So, all this is boiling up inside me but I cannot really talk about it. I discuss issues with my wife and I share views with similar-minded Facebook friends on social media, but in everyday life it would be considered awkward and embarrassing to try to enter into passionate political discussion with people. Most of us quietly go about our daily lives, keeping the peace and keeping up the social niceties. Then in the secrecy of the polling booths, we deliver our verdicts. This is when the great silent majority have their say. Only those in so-called marginal constituencies have any real influence on the election result. That’s another massive frustration! In the “first past the post” system, a party, like the Greens, the Liberal Democrats and UKIP can get substantial numbers of votes throughout the country but very few MPs elected to parliament. You don’t win power by getting a lot of close, creditable second places. I would like to see Proportional Representation coming in, so that every voter could have a significant say in the complexion of the subsequent parliament. This unfortunately was roundly rejected by the public in an earlier referendum, probably because many people don’t like change and the PR system was too complicated to fully understand. I hate referendums. They often ask for a simple answer to a complicated question which is an unsatisfactory way of going about things I think. It was interesting working as a poll clerk on the EU (“BREXIT”) referendum of June, 2016. Many people who came into the polling station asked “is this the election where every vote counts?” Just for once they felt empowered. However, this is not the case in a General Election in the UK. Conservatives voting in a safe Labour area, Labour supporters voting in a Tory stronghold or Greens, Liberal Democrats or UKIP people voting just about anywhere, are all effectively disenfranchised.

My area of  East Cleveland in north-east England has traditionally been a safe Labour stronghold. However, in these BREXIT times, many previously Labour voters have turned to UKIP as they want the UK to leave the European Union. Thus they have deserted Labour, and now that the Conservatives have reinvented themselves as an anti EU party and copied UKIP’s ideas, many might even vote Tory!  Thus my area has now become a marginal constituency. The Conservatives recently had their candidate chosen as Mayor of Tees Valley, which was a big shock in such a traditional Labour area. So maybe my Labour vote will actually be important this time, even though I fear I will be disappointed with the overall election result. Apologies for not mentioning Scotland or Northern Ireland by the way as I don’t know enough about the issues affecting these parts of the UK.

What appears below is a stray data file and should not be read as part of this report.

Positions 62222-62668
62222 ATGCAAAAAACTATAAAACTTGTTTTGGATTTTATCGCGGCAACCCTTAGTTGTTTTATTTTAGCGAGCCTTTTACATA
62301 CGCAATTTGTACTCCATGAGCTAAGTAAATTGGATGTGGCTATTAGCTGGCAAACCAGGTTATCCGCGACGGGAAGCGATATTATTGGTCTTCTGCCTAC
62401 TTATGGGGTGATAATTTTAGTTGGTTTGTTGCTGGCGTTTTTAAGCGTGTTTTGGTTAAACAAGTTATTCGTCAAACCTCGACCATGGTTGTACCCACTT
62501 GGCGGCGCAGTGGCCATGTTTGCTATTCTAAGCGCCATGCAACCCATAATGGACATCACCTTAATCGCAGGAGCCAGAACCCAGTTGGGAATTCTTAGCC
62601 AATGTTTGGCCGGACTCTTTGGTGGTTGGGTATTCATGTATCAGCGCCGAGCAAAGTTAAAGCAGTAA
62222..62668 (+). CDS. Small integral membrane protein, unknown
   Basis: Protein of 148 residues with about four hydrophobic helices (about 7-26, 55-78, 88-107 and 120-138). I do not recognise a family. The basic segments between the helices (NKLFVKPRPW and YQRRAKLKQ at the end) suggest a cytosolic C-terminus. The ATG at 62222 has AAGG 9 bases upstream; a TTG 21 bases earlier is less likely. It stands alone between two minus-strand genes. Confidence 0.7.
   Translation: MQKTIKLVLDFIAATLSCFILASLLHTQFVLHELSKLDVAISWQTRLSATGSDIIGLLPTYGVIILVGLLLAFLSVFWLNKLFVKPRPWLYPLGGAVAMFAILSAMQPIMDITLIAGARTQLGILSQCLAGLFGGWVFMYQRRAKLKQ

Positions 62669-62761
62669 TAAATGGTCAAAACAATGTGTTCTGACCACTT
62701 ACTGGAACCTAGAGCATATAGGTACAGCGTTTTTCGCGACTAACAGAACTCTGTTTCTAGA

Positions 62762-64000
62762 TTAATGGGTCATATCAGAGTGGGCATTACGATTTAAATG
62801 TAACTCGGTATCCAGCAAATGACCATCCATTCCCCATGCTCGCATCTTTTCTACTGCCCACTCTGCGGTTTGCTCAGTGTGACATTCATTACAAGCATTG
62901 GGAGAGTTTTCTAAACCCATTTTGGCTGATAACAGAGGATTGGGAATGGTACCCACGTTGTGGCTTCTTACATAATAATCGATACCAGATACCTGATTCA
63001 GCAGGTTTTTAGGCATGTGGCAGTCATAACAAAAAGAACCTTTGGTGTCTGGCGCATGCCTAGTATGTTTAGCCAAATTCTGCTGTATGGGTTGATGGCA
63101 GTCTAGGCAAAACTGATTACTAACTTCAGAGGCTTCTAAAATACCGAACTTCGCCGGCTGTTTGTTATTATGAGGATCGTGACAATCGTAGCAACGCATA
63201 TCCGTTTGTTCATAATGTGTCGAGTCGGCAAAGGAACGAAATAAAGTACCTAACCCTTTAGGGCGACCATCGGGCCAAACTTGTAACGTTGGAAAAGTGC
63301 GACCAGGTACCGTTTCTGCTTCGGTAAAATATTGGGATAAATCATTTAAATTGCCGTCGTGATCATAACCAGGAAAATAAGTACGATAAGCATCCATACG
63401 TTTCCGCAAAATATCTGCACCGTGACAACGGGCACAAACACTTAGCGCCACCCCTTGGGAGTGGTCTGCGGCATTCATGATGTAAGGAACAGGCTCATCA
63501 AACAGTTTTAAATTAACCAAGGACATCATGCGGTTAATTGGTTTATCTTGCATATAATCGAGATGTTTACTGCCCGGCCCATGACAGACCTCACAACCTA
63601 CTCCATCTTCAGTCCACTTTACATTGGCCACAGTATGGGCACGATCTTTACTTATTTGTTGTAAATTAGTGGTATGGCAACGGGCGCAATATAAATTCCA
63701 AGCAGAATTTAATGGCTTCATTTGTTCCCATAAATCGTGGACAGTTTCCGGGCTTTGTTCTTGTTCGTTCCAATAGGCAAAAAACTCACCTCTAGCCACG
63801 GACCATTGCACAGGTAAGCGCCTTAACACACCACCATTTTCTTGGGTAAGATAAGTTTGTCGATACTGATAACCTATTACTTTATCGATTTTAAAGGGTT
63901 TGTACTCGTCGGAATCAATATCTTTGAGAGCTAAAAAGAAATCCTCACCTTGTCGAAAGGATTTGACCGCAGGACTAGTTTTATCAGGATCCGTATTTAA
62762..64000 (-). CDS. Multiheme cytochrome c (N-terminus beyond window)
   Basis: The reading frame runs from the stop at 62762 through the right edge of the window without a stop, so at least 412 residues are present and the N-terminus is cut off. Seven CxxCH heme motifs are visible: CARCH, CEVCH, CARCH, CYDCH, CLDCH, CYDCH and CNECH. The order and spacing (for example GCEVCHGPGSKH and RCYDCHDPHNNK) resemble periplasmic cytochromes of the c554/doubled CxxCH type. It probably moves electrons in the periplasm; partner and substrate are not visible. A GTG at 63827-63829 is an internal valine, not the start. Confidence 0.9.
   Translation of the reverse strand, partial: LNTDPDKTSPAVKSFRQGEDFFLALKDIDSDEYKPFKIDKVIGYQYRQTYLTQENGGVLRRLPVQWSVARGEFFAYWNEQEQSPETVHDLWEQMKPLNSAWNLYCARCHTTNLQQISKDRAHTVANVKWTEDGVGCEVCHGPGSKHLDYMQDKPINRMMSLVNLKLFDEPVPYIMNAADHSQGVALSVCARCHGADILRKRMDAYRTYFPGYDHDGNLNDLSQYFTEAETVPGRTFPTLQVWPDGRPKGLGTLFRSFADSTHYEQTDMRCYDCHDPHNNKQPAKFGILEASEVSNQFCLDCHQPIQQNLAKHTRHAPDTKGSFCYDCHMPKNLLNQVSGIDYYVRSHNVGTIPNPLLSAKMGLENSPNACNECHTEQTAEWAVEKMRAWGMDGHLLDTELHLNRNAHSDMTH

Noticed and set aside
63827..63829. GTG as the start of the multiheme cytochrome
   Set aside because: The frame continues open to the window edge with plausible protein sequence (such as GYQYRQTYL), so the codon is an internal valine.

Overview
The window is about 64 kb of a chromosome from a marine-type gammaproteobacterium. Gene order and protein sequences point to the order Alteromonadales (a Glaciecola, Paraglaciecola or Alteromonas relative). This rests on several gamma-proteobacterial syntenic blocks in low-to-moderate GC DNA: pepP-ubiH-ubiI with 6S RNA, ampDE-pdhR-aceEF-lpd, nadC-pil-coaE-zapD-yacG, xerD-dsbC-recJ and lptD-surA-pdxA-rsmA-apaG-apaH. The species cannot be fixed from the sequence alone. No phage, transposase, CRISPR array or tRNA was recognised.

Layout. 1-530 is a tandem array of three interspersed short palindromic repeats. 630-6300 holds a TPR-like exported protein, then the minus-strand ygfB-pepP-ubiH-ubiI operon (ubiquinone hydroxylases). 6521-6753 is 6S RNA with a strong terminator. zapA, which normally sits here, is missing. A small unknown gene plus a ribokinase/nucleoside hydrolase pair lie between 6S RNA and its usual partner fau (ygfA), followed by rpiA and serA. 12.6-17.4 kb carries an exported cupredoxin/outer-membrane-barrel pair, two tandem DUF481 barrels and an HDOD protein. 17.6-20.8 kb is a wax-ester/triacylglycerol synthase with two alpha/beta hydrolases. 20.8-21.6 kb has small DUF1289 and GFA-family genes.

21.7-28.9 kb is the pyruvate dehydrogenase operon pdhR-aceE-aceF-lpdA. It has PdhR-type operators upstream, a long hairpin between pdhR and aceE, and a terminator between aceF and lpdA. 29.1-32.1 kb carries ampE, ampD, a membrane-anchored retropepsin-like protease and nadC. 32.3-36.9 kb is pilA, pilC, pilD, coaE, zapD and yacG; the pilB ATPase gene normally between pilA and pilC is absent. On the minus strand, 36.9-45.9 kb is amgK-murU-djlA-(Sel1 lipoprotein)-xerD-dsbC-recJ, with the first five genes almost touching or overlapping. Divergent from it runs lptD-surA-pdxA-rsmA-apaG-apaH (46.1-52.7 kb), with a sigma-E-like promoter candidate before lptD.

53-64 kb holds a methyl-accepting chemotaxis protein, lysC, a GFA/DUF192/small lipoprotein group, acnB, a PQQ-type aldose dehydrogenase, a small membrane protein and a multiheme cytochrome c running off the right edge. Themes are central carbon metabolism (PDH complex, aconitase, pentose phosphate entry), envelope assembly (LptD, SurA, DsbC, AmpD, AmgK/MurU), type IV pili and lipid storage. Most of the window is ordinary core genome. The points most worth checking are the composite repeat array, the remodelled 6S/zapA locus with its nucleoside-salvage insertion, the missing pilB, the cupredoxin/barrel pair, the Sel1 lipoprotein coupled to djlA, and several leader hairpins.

General Elections reveal to me that our democracy is largely a sham. Smaller parties don’t get much of a look- in even though they may have many supporters spread throughout the country. The parties that gain power are those with large clusters of support in certain areas rather than having an even spread, The media is mainly weighted on the right side of the political spectrum. Instead of real news, we are fed a constant diet of propaganda, false fears, and dubious promises. ( Mr Trump would call it fake news.) People retreat into entrenched political positions ( including me) instead of engaging in genuinely open and respectful debate. (in fact, the PM, Mrs May has arrogantly refused to take part in any televised debate.) In polite society people mostly avoid serious political discussion, because, like religion, politics is a conversational hot-potato. Yes, General Election time is a horrible time for me, especially as I realize in my heart of hearts, that my utopian dream of a: just, compassionate and peace-loving society will not be realised. As polling day gets closer, the feeling of dread and depression grows ever stronger inside me!

Living in a Left Wing Bubble.

16 May

Well, I’m still recovering from the shock of a Conservative victory in the 2015 UK General Election. It was a severe jolt to the system for several reasons. First of all, the much vaunted opinion polls had consistently forecasted a hung parliament and the necessity for another coalition government to be cobbled together. That didn’t happen, so all that media hot- air about who would form an alliance with who turned out to be a waste of time. The polls were so consistent in telling this stalemate story that I was lulled into a false sense of security myself. Maybe we could get a “progressive”, left-leaning government after-all I hoped? But it all proved to be a cruel mirage. I heard that a full third of the total media election coverage had been spent on such hypothetical speculation about the consequences of a hung parliament. That time could have been more fruitfully spent on exploring the issues, manifestoes and policies of the parties in contention. It was a big mistake to try to second guess the actual voting public, who in the privacy of the polling booth, revealed more than they did to the pollsters